A Record Attendance at Love Street (1949)

(first published in the match programme for St. Mirren v Celtic, 11th February 2024)

St. Mirren v Celtic 1949

St. Mirren v Celtic 1949

The years immediately following the end of the Second World War saw crowds of unparalleled size flock to Scottish football matches. Football hadn't entirely disappeared during the war, but the major competitions had been suspended and had been replaced with less-popular regional leagues and cups.

The gradual lifting of wartime restrictions and the reinstatement of the League and Scottish Cup for season 1946/47 brought some normality to proceedings. In addition, a new League Cup competition was introduced whose sectional format was a novelty to Scottish football. It is difficult to understand now just how new and exciting this appeared to fans who had been starved of 'real' football for so long.

In 1949, the League Cup was given greater prominence when the sectional matches were rescheduled to be played ahead of the League season. In that season, St. Mirren were drawn in Division A, Section A alongside Aberdeen, Celtic and Rangers.

On August 20th 1949, Celtic were welcomed to Love Street. After two rounds of matches, Saints had beaten Aberdeen 3-1 and had lost 1-5 to Rangers, a scoreline which had flattered the Ibrox side. The Hoops were not the force they would soon become, but they had made an unbeaten start to the section, beating Rangers 3-2 in the opener and following this up with a 5-4 midweek win at Pittodrie.

At first glance, the fixture was nothing more than a run of the mill game, the result of which would not decide the final section placings but nevertheless it attracted a huge crowd of 47,438 - Love Street's record attendance. This was just ten more than the previous record attained in March 1925 when the same two sides fought out a goalless Scottish Cup Fourth Round tie.

The programme for the match, issue number 21 of the new series, was an eight-page A5-sized issue printed black on white matt paper. The front cover carried a banner displaying the Club name above the illustration of a player in St. Mirren colours. The opponents and date of the match were given, but not the year. As was common in early season issues, not all advertising space had been allocated and the bottom panel of the cover remained blank.

St. Mirren v Celtic 1949

Celtic goalkeeper Miller clears from a corner with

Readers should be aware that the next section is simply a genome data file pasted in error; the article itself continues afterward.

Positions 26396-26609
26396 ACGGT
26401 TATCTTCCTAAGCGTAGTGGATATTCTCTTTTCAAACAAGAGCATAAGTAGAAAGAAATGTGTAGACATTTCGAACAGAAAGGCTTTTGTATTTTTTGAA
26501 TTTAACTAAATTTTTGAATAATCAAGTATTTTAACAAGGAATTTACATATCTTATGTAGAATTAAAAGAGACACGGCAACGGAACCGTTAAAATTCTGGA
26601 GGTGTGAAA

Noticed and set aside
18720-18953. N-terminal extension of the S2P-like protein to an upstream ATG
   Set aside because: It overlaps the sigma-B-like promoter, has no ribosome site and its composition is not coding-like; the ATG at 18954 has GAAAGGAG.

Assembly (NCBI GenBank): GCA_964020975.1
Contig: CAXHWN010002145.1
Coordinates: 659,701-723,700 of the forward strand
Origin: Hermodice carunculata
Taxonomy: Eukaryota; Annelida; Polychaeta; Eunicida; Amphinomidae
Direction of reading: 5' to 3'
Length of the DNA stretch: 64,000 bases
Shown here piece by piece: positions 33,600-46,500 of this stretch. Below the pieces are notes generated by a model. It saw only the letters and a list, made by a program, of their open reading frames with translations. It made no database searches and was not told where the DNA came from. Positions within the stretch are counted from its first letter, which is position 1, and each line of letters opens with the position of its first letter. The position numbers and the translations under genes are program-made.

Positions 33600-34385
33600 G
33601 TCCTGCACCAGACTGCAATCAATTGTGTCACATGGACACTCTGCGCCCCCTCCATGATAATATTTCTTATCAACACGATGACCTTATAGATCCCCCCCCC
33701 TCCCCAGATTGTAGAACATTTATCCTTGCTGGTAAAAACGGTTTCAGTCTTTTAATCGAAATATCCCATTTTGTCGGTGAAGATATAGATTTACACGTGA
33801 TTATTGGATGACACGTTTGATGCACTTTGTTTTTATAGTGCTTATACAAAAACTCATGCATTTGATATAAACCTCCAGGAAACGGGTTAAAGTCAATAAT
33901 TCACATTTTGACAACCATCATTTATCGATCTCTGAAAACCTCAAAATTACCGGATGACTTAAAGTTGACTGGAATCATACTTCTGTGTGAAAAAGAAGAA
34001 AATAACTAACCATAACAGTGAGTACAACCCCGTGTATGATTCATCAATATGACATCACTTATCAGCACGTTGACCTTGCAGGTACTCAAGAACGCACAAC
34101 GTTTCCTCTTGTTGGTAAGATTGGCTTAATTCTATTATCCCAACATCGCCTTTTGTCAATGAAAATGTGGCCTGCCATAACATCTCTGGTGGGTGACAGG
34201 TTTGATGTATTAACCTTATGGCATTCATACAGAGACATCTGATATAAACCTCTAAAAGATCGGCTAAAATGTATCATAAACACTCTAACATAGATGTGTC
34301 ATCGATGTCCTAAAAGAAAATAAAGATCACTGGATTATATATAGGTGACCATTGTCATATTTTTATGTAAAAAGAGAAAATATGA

St. Mirren's Milne on the ground and Celtic's Boden chasing the ball
The large Northbank crowd can be seen in the background

"Club Notes", spread across two pages, welcomed Celtic and commented on their high-scoring, unbeaten start to the season. However, it was noted that their defence was suspect, having already conceded six goals in their first two matches, attributing this to their use of attacking wing-halves who left the backs with too much to do.

As for the home side, the "Notes" remarked that the team were fortunate to overcome Aberdeen with a patchy performance but had fared better against Rangers. The defeat at Ibrox was traced to defensive lapses, but no blame was attached to goalkeeper Willie Miller, who had given a confident display. The notes concluded with upcoming fixture information, reports on recent injury news and the progress of the reserves.

The centre pages displayed the team line-ups, each side showing one change from the players who took the field. For St. Mirren, Alex Crowe took the number four shirt in place of the listed Jimmy Drinkwater whilst, for the visitors, Robert Milne appeared in the left-half position instead of Pat McAulay.

On page seven, the Half-Time Score Board listed the fourteen other League Cup ties being played that day and the remainder of the programme was occupied by adverts.

It can be reasonably assumed that the unexpected size of the crowd would have made this issue a sell out and, with the passing years, not many copies will have survived. It has rarely been seen on dealers lists and so will command a fair price when one does appear.

Celtic spent most of the early stages of the match in Saints' half but they squandered a number of chances against a nervy home defence.

However, it was St. Mirren who took the lead after twenty minutes. Davie Lapsley swung a free-kick in from the halfway line towards goal and Johnny Deakin, sprinting through a static Celtic defence, headed the ball beyond Willie Miller in the visitors' goal.

The home side could have doubled that lead only eight minutes later when they were awarded a penalty for a foul by Alec Boden on Gerry Burrell. However, Willie Telfer's carefully placed kick was turned around the left-hand post by Miller for the first of a string of saves which the Celtic custodian would make during the 90 minutes.

Thereafter, both sides had periods of dominance without causing real trouble to the opposing defence and St. Mirren took the plaudits with a 1-0 win.

Just ten days later, another 45,000 crowd attended the midweek League Cup clash between St. Mirren and Rangers which ended in a 1-1 draw, but the record remained intact until the Club left Love Street in 2009.